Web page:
How to dive in 'Zelda: Breath of the Wild': Tips, tricks, guide and when to do it
Although Hyrule has no shortage of water and even has a water dungeon in Legend of Zelda: Breath of the Wild, water is significantly more dangerous than it has been in previous Zelda games where the Zora Armor and Iron Boots gave you free reign over Lake Hylia. If you're curious as to how to how to dive in BOTW, well, the good news is that there is a way to do it, but the bad news is there isn't much reason for you to dive. We'll explain below.
Zelda: Breath of the Wild: How to dive and when it's used
According to IGN, you won't be doing any sort of underwater exploration in Breath of the Wild because the game lacks the dedicated "dive" button that exists in previous 3D Zelda games. If you want to dive, your only option will be to jump off a very high ledge: Link will assume a diving animation, but you won't have any control over it and he'll immediately come back up for air. That's the bad news.
The good news is that you don't really need to dive, since water is much more of a hazard than it was in previous Zelda games. When Link swims, his stamina decreases, and if it depletes entirely while he's in the water, it's an instant game over. So don't expect to be swimming all over Hyrule without a pretty hefty investment in stamina.
Even the Zora Armor is more helpful for getting out of water than it is for swimming around. The set will allow you to swim up waterfalls like a salmon until you reach the top, at which point you'll launch out of the waterfall like a rocket. This allows you to use Link's paraglider to get back onto dry land and hopefully avoid an untimely end. That's what Link gets for keeping all those weapons, bows and cooking ingredients on his person at all times.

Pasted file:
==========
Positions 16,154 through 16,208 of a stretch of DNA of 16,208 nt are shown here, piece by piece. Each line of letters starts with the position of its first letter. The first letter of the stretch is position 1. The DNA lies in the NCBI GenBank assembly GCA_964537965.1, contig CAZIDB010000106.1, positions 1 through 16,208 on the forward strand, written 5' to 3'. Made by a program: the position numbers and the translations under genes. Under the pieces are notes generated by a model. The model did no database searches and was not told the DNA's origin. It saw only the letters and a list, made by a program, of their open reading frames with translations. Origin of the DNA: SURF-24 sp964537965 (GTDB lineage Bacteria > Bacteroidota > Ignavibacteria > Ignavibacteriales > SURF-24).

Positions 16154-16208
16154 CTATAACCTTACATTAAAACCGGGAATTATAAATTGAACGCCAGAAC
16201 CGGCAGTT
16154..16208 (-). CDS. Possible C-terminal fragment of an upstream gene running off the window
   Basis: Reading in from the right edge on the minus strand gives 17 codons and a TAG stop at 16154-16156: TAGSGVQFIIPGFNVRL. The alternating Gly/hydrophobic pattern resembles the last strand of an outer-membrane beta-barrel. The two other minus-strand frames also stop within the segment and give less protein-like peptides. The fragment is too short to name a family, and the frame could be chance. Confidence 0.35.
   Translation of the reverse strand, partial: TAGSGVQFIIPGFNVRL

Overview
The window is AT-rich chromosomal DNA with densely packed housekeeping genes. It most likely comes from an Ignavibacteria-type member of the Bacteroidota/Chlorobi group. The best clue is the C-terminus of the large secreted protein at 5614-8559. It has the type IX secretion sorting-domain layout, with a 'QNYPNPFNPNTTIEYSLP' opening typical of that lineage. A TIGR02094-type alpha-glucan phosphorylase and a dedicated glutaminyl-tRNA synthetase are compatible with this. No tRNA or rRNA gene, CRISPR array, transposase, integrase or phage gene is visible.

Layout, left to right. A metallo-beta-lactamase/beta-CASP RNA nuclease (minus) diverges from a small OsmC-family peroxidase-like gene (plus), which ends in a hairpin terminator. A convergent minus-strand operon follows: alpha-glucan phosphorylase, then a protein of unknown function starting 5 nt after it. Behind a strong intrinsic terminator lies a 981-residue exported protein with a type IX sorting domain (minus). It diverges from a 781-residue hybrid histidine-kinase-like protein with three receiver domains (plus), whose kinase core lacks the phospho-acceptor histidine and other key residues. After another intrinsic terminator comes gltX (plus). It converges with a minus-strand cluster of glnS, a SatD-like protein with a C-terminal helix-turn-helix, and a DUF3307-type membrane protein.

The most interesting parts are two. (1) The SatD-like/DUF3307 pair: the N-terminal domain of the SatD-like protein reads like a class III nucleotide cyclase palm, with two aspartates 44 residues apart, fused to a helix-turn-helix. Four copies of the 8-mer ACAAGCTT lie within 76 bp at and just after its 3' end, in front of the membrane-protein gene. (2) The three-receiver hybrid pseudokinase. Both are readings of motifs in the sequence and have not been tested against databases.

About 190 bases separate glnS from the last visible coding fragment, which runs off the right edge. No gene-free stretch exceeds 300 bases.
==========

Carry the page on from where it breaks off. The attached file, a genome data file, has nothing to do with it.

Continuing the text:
You'll be much better served in water by using your cryonis rune to make temporary platforms you can use to avoid the water altogether, and most chests sitting at the bottom of lakes can be obtained by using your magnesis rune to drag them up from the bottom.
If you're one of the select few Zelda players who had fond memories of the Water Temple in Ocarina of Time or the swimming mechanics of Twilight Princess, this will probably come as a disappointment. The rest of us however are breathing a pretty heavy sigh of relief.
More Zelda: Breath of the Wild tips, tricks and guides
Find out all there is to know about Zelda: Breath of the Wild, including what to expect from the Wii U version, how to preserve your items, how to beat bosses like the Stone Talus, Lynel, the Guardians and the Hinox, the best recipes for Link, how to take on the game's shrines and our coverage of the game's outfits, like the Climbing Set, the two sets of heat resistance armor you can find and how to dress Link in the classic green tunic. You'll also want to find out where all the great fairies in the game, all available stables, how to use amiibo with your version of Zelda and how to increase your health, stamina and weapon slots.